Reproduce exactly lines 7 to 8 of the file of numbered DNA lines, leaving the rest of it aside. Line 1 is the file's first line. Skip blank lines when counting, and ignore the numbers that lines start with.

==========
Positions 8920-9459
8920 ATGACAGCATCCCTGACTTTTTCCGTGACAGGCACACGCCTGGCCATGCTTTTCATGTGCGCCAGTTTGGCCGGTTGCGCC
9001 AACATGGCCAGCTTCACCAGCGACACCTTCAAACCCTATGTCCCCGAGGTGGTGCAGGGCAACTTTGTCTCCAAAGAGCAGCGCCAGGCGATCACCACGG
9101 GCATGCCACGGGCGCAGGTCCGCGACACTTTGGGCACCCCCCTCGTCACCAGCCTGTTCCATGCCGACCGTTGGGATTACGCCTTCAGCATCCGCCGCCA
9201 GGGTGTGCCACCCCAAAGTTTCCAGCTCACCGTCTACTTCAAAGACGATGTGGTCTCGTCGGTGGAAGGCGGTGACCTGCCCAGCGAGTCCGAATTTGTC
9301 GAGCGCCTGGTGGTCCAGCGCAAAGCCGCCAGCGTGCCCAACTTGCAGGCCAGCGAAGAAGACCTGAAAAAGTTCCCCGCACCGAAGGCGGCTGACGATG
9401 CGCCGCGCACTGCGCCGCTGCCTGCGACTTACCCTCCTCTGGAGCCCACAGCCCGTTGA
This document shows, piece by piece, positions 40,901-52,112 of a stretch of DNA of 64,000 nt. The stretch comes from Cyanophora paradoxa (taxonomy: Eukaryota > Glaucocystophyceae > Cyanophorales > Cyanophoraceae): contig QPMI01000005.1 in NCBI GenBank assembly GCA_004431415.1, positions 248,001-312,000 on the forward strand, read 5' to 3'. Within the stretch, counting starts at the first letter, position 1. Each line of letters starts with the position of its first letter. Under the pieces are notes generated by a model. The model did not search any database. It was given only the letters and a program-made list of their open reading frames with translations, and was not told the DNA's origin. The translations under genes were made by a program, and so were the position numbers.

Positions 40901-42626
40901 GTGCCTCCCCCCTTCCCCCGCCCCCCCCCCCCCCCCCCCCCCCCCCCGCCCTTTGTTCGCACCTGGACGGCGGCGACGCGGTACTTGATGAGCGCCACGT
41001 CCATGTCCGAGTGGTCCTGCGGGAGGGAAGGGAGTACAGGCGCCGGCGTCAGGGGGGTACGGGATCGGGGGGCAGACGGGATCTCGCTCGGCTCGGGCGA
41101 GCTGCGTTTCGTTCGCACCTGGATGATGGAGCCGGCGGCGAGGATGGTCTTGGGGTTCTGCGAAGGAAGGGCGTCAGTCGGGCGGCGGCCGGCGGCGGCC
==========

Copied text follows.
9401 CGCCGCGCACTGCGCCGCTGCCTGCGACTTACCCTCCTCTGGAGCCCACAGCCCGTTGA
This document shows, piece by piece, positions 40,901-52,112 of a stretch of DNA of 64,000 nt. The stretch comes from Cyanophora paradoxa (taxonomy: Eukaryota > Glaucocystophyceae > Cyanophorales > Cyanophoraceae): contig QPMI01000005.1 in NCBI GenBank assembly GCA_004431415.1, positions 248,001-312,000 on the forward strand, read 5' to 3'. Within the stretch, counting starts at the first letter, position 1. Each line of letters starts with the position of its first letter. Under the pieces are notes generated by a model. The model did not search any database. It was given only the letters and a program-made list of their open reading frames with translations, and was not told the DNA's origin. The translations under genes were made by a program, and so were the position numbers.